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    Author(s): H. Thomas Harvey
    Date: 1986
    Source: In: Weatherspoon, C. Phillip; Iwamoto, Y. Robert; Piirto, Douglas D., technical coordinators. Proceedings of the workshop on management of giant sequoia; May 24-25, 1985; Reedley, California. Gen. Tech. Rep. PSW-GTR-95. Berkeley, CA: Pacific Southwest Forest and Range Experiment Station, Forest Service, U.S. Department of Agriculture: p. 1-3
    Publication Series: General Technical Report (GTR)
    Station: Pacific Southwest Research Station
    PDF: View PDF  (163 KB)

    Description

    Ancient ancestors of the giant sequoia (Sequoiadendron giganteum [Lindl.] Buchholz) were widespread throughout much of the Northern Hemisphere during the late Mesozoic Period. Climatic conditions changed, forcing the more recent ancestors of present giant sequoia into the southwestern United States. The native range is now restricted to the west slope of the Sierra Nevada. Although seen in 1833 the effective date of discovery by the Europeans was 1852. Soon after that specimen trees were cut, and then extensive logging removed about a third of the big trees. Preservation of groves started in 1864 and gained momentum in 1890 with creation of Sequoia and Yosemite National Parks. Numerous scientific studies have been conducted during the last century from paleobotany to genetics of these great trees, but much is still unknown.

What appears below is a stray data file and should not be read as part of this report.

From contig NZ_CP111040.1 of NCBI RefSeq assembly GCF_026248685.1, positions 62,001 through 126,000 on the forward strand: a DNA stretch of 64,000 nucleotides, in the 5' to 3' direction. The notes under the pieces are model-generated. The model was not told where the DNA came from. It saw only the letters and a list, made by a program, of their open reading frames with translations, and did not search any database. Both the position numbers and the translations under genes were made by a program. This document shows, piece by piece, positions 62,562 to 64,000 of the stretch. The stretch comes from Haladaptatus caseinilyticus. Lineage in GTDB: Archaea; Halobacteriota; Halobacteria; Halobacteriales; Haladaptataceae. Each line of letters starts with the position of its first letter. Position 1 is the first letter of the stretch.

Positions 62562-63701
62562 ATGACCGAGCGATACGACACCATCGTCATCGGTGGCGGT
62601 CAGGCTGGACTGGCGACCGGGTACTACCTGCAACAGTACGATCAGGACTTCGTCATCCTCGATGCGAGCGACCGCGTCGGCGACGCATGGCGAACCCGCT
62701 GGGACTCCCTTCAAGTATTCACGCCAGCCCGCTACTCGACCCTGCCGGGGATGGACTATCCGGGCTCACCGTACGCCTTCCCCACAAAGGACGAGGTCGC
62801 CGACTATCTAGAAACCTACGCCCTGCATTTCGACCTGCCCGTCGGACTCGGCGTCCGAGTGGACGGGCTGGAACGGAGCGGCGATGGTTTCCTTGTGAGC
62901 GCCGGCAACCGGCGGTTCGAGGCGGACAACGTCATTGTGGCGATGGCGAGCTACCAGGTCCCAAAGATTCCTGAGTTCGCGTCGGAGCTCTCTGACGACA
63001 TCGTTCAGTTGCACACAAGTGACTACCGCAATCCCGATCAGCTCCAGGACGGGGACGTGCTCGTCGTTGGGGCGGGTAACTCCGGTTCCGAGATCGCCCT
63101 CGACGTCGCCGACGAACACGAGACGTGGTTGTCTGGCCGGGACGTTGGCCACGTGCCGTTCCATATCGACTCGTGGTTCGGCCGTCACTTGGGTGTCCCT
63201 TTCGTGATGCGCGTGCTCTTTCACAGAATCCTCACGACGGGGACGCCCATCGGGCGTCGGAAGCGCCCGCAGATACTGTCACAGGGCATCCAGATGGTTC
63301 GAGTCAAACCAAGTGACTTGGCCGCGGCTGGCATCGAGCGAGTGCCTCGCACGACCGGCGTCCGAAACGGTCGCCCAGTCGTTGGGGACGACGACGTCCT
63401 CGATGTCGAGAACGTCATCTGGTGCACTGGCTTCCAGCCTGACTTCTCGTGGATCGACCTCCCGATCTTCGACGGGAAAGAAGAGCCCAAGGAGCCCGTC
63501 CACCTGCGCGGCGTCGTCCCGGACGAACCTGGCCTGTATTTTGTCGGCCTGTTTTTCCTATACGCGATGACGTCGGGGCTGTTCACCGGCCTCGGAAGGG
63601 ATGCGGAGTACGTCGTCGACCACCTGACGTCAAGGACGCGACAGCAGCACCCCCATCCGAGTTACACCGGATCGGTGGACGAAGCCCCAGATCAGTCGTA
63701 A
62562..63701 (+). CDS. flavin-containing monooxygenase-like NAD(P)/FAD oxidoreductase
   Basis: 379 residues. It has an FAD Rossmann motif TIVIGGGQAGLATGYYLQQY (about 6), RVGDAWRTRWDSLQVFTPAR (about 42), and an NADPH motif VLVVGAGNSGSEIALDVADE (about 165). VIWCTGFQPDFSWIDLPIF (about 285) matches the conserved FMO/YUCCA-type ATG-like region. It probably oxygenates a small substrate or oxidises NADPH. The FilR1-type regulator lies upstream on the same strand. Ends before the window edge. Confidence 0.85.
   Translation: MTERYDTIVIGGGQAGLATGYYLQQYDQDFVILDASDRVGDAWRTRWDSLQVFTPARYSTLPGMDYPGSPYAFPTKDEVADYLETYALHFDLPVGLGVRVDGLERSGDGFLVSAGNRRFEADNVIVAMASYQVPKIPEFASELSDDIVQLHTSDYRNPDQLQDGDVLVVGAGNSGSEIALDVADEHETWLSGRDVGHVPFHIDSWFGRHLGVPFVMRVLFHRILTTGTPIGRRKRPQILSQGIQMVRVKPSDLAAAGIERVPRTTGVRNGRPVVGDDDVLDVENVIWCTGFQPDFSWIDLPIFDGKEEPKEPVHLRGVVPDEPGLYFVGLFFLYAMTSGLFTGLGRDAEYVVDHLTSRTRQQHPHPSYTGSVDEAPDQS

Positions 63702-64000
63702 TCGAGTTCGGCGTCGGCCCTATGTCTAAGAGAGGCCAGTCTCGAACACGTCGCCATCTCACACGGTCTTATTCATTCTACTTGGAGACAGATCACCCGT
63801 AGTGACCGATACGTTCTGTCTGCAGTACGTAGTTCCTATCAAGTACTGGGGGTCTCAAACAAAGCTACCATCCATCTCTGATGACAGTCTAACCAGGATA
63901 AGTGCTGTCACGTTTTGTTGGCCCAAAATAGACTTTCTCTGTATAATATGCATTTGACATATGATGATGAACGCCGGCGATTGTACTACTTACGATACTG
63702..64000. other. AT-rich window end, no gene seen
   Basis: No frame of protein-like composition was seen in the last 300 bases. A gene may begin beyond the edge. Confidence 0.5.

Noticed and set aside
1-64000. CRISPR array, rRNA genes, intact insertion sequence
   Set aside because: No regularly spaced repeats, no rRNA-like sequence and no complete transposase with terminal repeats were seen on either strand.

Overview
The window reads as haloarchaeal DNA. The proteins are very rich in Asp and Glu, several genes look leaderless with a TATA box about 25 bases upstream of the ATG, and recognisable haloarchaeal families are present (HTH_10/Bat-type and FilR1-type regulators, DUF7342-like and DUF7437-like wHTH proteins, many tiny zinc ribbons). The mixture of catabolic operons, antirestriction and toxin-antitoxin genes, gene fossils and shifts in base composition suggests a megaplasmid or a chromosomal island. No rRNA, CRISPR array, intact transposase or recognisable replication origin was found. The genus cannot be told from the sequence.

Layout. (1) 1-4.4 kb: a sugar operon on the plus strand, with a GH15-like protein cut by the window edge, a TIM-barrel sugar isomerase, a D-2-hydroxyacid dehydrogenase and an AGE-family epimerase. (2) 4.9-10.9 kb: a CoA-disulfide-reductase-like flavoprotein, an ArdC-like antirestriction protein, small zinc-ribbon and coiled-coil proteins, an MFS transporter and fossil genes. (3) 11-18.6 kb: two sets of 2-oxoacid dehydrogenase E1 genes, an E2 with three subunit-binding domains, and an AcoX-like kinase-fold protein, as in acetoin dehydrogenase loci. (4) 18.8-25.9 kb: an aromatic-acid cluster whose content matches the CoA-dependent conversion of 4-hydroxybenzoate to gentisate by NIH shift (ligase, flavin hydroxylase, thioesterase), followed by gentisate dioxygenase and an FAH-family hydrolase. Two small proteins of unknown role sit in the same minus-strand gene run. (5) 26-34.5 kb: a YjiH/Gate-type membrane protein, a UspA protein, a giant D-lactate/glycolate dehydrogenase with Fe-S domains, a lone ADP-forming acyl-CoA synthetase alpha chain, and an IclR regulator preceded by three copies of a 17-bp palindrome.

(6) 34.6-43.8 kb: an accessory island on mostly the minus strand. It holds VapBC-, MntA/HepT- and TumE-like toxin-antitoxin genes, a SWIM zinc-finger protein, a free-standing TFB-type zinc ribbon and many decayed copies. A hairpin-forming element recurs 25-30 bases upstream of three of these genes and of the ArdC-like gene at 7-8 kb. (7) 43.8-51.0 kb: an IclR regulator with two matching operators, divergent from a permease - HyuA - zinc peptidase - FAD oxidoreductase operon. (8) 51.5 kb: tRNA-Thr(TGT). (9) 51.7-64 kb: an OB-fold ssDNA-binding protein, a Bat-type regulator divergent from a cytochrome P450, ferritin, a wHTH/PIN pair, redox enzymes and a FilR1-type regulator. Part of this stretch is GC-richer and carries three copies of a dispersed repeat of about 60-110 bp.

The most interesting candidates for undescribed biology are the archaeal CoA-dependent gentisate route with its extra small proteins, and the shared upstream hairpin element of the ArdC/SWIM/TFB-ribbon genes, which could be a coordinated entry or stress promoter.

Publication Notes

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    • This article was written and prepared by U.S. Government employees on official time, and is therefore in the public domain.

    Citation

    Harvey, H. Thomas. 1986. Evolution and history of Giant Sequoia. In: Weatherspoon, C. Phillip; Iwamoto, Y. Robert; Piirto, Douglas D., technical coordinators. Proceedings of the workshop on management of giant sequoia; May 24-25, 1985; Reedley, California. Gen. Tech. Rep. PSW-GTR-95. Berkeley, CA: Pacific Southwest Forest and Range Experiment Station, Forest Service, U.S. Department of Agriculture: p. 1-3

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https://www.fs.usda.gov/treesearch/pubs/27502